Positive Feedback Logo

Moon Audio Silver Dragon Headphone Cables

11-26-2022 | By Sam Rosen | Issue 124

Do cables make a difference? It is a question I get asked quite often, and it is a question that Audiophiles have debated since the beginning of time. I am not going to directly address that question in this review because for me it does not matter. The way my headphone system is setup, I required a 15ft – 20ft cable for my headphones. This means I have to purchase an aftermarket cable. My goal is to simply purchase the best aftermarket cable I can find. For this review I will use my reference cable as a base, my WyWires Platinum 20ft cable, that I purchased through a retail channel about 6 months ago ($1800 as configured), and compare them to a 20ft Moon Audio Premium Silver Dragon cable which Drew from Moon Audio loaned me two months ago for this review ($690 as configured).

Both cables are terminated for my Hifiman Susvara, and both use quarter inch single ended jacks on the amp end. The Moon Audio cable does have an advantage of being a single cable. The WyWires cable is actually 3 cables: an amp connector, a 13ft run, and a headphone connector. Each break using a mini 4 pin XLR. I do not believe this will make a substantial difference but it is worth noting.

Both Alex from WyWires and Drew from Moon Audio are a pleasure to work with and the buying experience is exactly what you would expect from high cost aftermarket cables. The Moon Audio cable is made from silver and the WyWires cable is made from copper and uses a proprietary graphene compound. The WyWires cable (without the 3 breaks) retails for about three times the cost of the Moon Audio Silver Dragon. Using the WyWires as a base, the question is how does the Moon Audio Silver Dragon perform in comparison?

To help ensure the comparison if fair, I fixed the system parameters and I am using my most transparent headphone. The goal is simply to establish a base, and then discuss how switching to the next cable changes the experience.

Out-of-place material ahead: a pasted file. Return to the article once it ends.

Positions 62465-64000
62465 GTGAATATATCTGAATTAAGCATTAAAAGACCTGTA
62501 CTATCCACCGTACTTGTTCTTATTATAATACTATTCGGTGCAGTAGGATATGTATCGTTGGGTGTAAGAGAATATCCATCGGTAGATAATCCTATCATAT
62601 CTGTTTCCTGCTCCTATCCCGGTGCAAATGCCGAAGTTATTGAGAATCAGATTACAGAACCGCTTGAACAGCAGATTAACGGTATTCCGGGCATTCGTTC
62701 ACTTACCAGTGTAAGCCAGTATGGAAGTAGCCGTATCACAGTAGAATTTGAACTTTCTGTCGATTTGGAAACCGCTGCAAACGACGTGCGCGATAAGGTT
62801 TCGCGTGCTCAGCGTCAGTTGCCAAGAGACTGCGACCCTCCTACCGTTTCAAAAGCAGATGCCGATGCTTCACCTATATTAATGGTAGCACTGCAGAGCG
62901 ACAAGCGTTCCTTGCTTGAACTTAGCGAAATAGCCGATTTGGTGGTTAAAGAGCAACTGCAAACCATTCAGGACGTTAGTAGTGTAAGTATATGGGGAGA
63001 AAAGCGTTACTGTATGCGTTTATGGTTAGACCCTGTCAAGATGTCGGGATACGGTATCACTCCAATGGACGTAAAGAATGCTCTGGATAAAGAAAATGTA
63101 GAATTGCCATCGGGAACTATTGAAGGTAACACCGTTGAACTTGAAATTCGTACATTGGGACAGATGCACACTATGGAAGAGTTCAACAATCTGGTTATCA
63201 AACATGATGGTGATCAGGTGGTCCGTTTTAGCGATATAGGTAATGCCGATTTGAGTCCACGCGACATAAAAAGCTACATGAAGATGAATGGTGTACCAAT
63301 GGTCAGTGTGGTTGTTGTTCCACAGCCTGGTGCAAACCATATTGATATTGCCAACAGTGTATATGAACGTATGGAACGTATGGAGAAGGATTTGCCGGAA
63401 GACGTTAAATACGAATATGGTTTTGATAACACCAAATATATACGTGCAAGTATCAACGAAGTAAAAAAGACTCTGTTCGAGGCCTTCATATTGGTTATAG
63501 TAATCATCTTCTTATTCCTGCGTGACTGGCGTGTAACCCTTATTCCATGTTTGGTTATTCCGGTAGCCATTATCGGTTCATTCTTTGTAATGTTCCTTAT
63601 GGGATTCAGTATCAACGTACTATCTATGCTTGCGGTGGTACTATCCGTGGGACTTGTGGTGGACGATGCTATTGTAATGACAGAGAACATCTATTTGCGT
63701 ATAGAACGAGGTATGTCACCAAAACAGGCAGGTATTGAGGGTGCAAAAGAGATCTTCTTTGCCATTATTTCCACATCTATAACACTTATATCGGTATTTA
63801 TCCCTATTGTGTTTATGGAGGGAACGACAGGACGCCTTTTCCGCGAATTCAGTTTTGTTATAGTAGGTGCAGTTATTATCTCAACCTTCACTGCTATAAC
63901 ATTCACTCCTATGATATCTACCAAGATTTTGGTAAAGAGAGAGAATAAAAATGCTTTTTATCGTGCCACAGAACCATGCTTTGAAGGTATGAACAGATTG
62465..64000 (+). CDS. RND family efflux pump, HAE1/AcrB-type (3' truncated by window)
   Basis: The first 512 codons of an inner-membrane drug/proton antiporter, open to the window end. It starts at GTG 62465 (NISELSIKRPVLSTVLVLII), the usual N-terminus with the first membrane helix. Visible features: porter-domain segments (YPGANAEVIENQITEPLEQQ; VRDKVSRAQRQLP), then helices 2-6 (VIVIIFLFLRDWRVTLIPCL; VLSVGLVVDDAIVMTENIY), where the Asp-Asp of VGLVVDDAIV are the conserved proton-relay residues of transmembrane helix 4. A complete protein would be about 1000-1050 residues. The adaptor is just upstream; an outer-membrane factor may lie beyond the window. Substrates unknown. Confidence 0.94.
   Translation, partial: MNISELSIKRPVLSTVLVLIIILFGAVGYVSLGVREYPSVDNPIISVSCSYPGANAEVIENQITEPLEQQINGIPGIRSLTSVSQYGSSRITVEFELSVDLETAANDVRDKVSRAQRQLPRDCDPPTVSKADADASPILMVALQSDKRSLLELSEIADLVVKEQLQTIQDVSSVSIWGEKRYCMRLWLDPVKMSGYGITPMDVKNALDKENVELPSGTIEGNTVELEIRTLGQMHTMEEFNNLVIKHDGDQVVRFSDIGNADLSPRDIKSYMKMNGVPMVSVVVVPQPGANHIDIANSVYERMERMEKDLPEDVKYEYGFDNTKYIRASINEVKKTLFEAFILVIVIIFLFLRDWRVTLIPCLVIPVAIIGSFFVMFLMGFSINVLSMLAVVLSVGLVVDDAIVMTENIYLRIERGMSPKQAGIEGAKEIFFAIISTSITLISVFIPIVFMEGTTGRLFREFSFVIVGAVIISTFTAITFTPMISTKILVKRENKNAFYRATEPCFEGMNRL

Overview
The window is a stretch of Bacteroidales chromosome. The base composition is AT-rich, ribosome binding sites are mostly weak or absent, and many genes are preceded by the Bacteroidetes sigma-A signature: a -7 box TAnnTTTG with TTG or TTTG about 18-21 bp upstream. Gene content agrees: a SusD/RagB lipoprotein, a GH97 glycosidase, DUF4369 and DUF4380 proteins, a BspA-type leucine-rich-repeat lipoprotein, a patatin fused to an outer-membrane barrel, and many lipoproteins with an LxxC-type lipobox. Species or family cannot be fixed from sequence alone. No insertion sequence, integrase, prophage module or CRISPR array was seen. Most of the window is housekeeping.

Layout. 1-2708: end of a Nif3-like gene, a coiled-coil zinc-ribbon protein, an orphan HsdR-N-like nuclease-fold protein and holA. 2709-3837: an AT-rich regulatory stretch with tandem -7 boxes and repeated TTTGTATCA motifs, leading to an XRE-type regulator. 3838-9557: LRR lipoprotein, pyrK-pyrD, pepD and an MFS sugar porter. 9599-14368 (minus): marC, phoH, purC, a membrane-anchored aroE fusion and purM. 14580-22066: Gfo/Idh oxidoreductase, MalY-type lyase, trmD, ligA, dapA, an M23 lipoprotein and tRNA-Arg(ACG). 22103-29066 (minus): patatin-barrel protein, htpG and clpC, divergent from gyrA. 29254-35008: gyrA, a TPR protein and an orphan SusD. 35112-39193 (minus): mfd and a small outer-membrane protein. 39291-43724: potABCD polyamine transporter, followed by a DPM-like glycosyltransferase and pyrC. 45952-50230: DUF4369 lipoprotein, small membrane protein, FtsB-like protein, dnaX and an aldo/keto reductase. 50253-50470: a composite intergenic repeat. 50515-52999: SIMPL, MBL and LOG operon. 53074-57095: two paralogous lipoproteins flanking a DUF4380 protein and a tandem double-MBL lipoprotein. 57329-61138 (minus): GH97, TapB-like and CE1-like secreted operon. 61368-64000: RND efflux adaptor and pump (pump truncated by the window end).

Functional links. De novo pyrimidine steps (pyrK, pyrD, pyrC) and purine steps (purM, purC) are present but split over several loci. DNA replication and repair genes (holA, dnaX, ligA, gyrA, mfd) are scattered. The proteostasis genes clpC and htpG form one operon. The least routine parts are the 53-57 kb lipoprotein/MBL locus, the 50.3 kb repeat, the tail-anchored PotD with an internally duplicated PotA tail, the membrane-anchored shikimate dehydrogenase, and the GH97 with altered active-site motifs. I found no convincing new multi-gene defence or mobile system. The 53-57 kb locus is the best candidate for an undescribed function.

For my review I will be using the following:

  • Roon Rock (FLAC, Qobuz, Tidal)
  • Pro-Ject Stream Box S2 Ultra
  • Chord MScaler
  • Chord Dave
  • Ampsandsound Bigger Ben
  • Hifiman Susvara
  • All interconnects are Wireworld Equinox series, USB is a FTA USB Cable

Starting with the WyWires Platinum Cable

The WyWires cable is a nice cable, but I have never particularly loved the finish of the cable—it is a bit utilitarian (industrial) in its overall finish. The quarter inch cable is a standard gold plated Neutrik connector and the 2.5mm connectors for the headphone are also gold plated. I am not sure who the manufacturer of the headphone connector is but they appear to be more "premium" than what one finds from stock cables. While looks are not everything, it would be nice to see higher end connectors and a more "premium" feeling cable.

Queuing up the test tracks, the thing that describes the WyWires Platinum is neutrality. This cable is not adding anything to the bottom or top end, but it is also not subtracting anything. The clarity is lovely, and I find myself turning down the volume when I am using this cable. This is  not because it is fatiguing, but because of its clarity, I just don't need the extra volume. Spatial queues are also presented well, with a sound stage that is both tall and wide. I do find the image my headphones produce with this cable to be slightly more diffuse, but this is only noticeable when directly comparing to other cables.

The tonality appears to be correct, and things sound the way they should. Overall the WyWires is a very nice cable which is one of the reasons it is a permanent fixture in my audio system and is currently my reference headphone cable.

Stacking the Moon Audio Premium Silver Dragon